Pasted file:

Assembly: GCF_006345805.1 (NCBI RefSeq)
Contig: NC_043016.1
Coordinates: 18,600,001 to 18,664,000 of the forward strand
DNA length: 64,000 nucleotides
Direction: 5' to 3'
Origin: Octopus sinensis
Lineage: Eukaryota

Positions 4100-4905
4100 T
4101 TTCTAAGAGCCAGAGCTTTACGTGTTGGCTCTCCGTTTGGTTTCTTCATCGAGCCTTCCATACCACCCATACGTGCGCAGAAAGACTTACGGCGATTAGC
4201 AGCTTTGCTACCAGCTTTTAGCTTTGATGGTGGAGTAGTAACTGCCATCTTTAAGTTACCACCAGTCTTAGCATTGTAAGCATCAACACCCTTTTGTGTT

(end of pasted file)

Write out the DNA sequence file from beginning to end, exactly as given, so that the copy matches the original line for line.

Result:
Assembly: GCF_006345805.1 (NCBI RefSeq)
Contig: NC_043016.1
Coordinates: 18,600,001 to 18,664,000 of the forward strand
DNA length: 64,000 nucleotides
Direction: 5' to 3'
Origin: Octopus sinensis
Lineage: Eukaryota

Positions 4100-4905
4100 T
4101 TTCTAAGAGCCAGAGCTTTACGTGTTGGCTCTCCGTTTGGTTTCTTCATCGAGCCTTCCATACCACCCATACGTGCGCAGAAAGACTTACGGCGATTAGC
4201 AGCTTTGCTACCAGCTTTTAGCTTTGATGGTGGAGTAGTAACTGCCATCTTTAAGTTACCACCAGTCTTAGCATTGTAAGCATCAACACCCTTTTGTGTT